Fixing Code Reviews
david at davidedmundson.co.uk
Fri Apr 13 12:32:13 UTC 2012
One of the parts mentioned in the original document for setting up the KDE
quality team was fixing code reviews.
Code reviews are probably the most important step to improving quality and
so many projects appear to be simply skipping them - or only applying code
reviews to "outsiders", and this is a real problem.
I'm currently working my way looking through some piece of code in KDE (I
really don't want to name names here) and there's so many constant
"mistakes" that I would never have let through code review if I was doing
(calling delete on qobjects, leaking objects, unclear APIs, badly named
slots, non-virtual destructors, and even a frickin' goto statement in a
section of code that created/deleted objects..really horrible stuff) but
it's not the author's fault if no-one is reviewing it pointing out what's
We have mandatory reviews in KDE Telepathy, and it generally works really
well. Pretty much everything is reviewed, and I'm not saying our code is
perfect, but it's a damn load better than if we didn't have it. Reviews
give a chance for code that is perfectly good, to be made better, and we
argue a lot about UI/user facing text just as much as the code itself. I
wrote about some of the benefits on my blog
I don't know why other projects don't do it but I think it's because:
- They think it slows development
- There's no-one around to review (the only legit reason)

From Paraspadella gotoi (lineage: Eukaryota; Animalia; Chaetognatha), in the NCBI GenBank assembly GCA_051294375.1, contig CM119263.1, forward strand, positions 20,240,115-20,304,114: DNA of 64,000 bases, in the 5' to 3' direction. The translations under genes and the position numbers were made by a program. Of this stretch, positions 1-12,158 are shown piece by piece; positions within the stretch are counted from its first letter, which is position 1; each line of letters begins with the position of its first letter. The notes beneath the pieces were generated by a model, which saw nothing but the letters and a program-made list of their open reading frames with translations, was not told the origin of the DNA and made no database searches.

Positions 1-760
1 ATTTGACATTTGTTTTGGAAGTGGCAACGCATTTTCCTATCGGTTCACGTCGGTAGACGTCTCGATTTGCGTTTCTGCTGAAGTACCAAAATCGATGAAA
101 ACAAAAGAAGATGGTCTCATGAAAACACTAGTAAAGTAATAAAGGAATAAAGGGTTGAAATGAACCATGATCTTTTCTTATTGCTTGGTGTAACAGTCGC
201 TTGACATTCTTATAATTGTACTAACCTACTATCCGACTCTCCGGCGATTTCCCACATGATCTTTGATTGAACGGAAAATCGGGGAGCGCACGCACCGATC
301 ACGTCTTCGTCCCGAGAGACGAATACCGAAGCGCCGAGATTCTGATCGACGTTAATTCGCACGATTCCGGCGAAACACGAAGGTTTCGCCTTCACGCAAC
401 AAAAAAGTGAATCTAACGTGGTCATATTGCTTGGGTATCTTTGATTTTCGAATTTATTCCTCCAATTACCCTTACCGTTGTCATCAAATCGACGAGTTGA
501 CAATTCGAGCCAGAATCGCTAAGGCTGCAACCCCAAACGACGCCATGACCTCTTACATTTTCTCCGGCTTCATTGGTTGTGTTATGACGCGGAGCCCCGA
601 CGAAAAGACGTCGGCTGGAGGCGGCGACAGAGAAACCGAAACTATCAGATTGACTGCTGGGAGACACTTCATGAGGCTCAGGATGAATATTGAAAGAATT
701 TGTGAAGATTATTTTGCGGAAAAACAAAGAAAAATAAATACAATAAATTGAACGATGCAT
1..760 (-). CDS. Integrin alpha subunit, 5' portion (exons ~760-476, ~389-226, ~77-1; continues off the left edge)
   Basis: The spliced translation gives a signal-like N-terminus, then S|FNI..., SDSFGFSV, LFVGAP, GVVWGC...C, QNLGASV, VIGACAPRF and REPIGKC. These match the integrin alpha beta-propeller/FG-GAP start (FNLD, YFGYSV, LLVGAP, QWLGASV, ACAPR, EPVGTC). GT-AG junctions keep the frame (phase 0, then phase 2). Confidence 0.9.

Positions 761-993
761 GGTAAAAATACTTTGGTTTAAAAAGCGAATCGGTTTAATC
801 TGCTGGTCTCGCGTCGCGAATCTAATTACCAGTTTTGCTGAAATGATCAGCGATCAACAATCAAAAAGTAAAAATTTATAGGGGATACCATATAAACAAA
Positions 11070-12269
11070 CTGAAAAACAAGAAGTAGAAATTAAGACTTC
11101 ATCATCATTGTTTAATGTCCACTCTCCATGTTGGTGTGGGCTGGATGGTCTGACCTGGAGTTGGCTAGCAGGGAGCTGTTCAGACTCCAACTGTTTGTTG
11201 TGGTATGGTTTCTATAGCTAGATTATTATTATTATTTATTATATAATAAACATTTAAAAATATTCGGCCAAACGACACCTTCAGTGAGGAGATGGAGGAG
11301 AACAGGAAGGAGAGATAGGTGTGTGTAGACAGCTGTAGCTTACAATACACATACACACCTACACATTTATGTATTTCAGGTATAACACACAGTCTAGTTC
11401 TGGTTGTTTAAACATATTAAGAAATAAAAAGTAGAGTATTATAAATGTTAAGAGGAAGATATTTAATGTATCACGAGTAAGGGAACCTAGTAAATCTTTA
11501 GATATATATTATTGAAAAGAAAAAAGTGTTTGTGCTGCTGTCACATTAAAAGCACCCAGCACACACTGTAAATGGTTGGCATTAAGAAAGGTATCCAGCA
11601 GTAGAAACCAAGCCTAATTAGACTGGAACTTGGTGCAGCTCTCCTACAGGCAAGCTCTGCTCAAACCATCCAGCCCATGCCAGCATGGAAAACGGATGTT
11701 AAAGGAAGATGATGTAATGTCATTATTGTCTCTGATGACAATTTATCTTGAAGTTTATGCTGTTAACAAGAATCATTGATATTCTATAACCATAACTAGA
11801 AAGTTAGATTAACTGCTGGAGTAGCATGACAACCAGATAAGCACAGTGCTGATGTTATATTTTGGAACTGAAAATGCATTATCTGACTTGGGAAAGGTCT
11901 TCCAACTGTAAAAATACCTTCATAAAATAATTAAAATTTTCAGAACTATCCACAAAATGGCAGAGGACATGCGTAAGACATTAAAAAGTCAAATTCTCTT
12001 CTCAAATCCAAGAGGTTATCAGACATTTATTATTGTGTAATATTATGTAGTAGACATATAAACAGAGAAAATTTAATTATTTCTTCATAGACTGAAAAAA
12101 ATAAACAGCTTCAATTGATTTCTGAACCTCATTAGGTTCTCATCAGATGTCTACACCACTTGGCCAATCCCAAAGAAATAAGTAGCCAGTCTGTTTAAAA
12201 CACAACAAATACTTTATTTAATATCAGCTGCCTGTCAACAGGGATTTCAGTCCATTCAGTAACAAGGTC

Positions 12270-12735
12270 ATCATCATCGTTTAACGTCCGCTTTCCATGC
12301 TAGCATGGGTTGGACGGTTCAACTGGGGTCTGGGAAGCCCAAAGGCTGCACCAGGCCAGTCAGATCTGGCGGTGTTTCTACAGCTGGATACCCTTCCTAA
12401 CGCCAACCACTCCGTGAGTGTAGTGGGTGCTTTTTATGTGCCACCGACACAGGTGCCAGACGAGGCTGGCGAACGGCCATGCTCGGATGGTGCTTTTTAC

- Laziness/They don't see reviews as useful.
The reason I think it works well for us, is because of the following:
- We're really fast at turning round reviews (generally ~30 minutes, up to
2 days max)
- We use pastebin + IRC / IM for trivial patches
- There are lots of us who do reviews. At least 6 of us are happy to say
"ship it!" on things, and a few more will participate in the review process.
- We all do it, there's no sense of "I'm pro, I get to skip reviews", which
means no-one else feels they can skip.
- If anyone does try to commit something without a review I stab them in
Conversely I have a patch on plasma that has sat there for a _fortnight_
not going anywhere, and frankly it makes me want to not bother with a
review next time. Also I work on another KDE project where I don't bother
with reviews, partly because it's in playground and partly because I don't
think anyone else would review any changes I did make.
*So how can we fix it?
It's a mentality change as much as anything else, I don't think going round
saying "you don't review, fix it!" will change anything.
The other problem is that in many cases that I've seen from lurking in IRC
channels and alike is that the project leads are setting a bad example. The
only fix can come from them changing first, which is a bit of a circular
problem because as a project-lead I think it's hardest to find someone
willing to review your code.
*- create a way for a developer to say "hey, I need more people to review
code in my project". (they could email us?)
- email individual project leaders saying "hey, you don't seem to be doing
many code reviews. Why not? Is there anything that can be changed to make
that happen". Then get more aggressive.
- break the misnomer that you have to be an expert/know the code to do a
code review. Sure it helps, but some review is still better than none.
Blogs? Encourage GSOC mentors to make their students review some of the
mentor's own code?
I'm not really not sure how else to solve this...
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